Atlanta experienced a similar ‘snowjam’ in 1982, when several inches of snow hit right at rush hour.  I moved here in 1984, and for years heard horror stories about the huge number of motorists left in a quandary because of the tangled mess of cars.  In that jam several inches of snow descended on the city between 3:00 and 5:00 pm, shortly before rush hour.  As soon as it started snowing, all the businesses immediately closed down, leading to millions of cars frantically all trying to get home at the exact same time. Because the cars weren’t moving, the roads started icing over.  Just as in 2014, roads became impassable, leading to a similar plight with much of the city mired in snow and ice.

As many times as Atlanta promises to avoid the mistakes of past years, it seems doomed to repeat the same mistakes.  Similarly in our faith, Jesus calls us to become the new wineskin (Mark 2).  But we get stuck making the same mistakes over and over; we may keep over-extending ourselves financially, making imprudent decisions.  Some Americans have terrible eating habits, eating copious amount of chips and Twinkies, or smoking and drinking, then complain because their health is failing.  Our floundering finances or declining health should be a red flag, alerting us to make necessary changes in our lifestyle.  But we fail to heed the warning signs.  Similarly in our faith, we all claim to want to grow closer to God, but then when He allows suffering or difficulties in order to reveal areas in our heart which need to be pruned, we complain bitterly.  It is too painful to look at our greed, gluttony and selfishness, those gaping wounds hiding “guilty secrets and shameful acts, wounds that still hurt, fears and memories that embarrass…”. (From the Word Among Us)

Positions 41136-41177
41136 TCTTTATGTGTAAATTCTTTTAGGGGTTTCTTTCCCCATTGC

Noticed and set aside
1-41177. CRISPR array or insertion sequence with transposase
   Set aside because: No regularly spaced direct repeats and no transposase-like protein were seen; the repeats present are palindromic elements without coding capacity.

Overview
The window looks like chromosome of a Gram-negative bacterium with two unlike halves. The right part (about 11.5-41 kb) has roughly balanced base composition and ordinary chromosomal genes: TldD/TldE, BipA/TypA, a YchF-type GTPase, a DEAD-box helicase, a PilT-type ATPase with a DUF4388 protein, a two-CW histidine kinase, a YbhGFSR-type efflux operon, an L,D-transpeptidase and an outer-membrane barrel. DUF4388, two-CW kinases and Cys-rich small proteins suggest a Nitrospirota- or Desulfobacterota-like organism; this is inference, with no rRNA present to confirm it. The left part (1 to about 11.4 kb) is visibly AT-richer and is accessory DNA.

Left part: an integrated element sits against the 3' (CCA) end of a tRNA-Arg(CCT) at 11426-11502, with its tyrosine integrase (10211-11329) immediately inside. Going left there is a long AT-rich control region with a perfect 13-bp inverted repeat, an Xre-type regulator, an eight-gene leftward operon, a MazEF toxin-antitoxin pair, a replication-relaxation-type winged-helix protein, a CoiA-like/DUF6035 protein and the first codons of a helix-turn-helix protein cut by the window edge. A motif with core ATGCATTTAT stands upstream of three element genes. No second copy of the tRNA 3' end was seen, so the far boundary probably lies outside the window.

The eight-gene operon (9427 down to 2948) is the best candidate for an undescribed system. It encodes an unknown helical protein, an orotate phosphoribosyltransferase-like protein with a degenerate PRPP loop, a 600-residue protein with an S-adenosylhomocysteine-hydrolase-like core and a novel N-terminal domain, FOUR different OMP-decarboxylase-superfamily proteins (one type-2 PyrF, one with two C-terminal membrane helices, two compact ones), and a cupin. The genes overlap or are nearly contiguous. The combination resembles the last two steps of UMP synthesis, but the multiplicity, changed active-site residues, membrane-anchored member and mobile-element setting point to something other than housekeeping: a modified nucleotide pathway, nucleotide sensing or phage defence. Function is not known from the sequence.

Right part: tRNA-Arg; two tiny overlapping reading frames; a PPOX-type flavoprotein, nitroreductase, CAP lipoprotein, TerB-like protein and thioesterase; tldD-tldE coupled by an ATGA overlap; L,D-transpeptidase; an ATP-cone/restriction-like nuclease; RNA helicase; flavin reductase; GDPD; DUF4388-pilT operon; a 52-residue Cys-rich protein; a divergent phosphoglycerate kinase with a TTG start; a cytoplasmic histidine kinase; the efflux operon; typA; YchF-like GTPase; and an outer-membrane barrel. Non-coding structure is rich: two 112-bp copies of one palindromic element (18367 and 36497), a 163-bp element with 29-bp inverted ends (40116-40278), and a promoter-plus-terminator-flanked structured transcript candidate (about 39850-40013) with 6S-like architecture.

Instead of factoring in all considerations, such as the temperatures below freezing, or the chaos that would be caused by closing all the schools in the county at the same time, as well as the additional number of drivers on the road who went to pick up children who normally rode the bus, the Fulton County School Superintendent imprudently decided to wait until road conditions had deteriorated drastically before making the late decision to close schools.  Do we fail to factor in all considerations when it comes to our faith?  SomeSnowedOutAtlanta don’t factor in faith at all in their lives; they think they don’t need God and are just fine on their own.  Some Christians don’t factor in free will, and when they are betrayed by a spouse or hurt by a loved one, they blame God and turn their back on Christ.

But in spite of some bad decisions and the problems mentioned above, God will always bring something good out of every tragedy.  And Atlanta showed its best face in the fact of utter disaster!  Neighbors came out with shovels to dig out the ice bound cars, which were blocking traffic.  When friends on Facebook discovered that a family member was stranded, several offered to go out at midnight to rescue her.  Tales of heroism abounded; strangers left their warm cars to help direct traffic to ease congestion.  Others used their golf carts to ferry the stranded to their homes; some walked miles to hand out water, lunches, snacks and hot chocolate.  Companies like Publix, Kroger, gas stations and other businesses stayed open to welcome cold and hungry travelers.  Emergency workers, policemen and firemen worked tirelessly round the clock responding to accidents, directing traffic, closing roads and even delivering babies.  Yes, a baby was delivered in the midst of the chaos on I-285.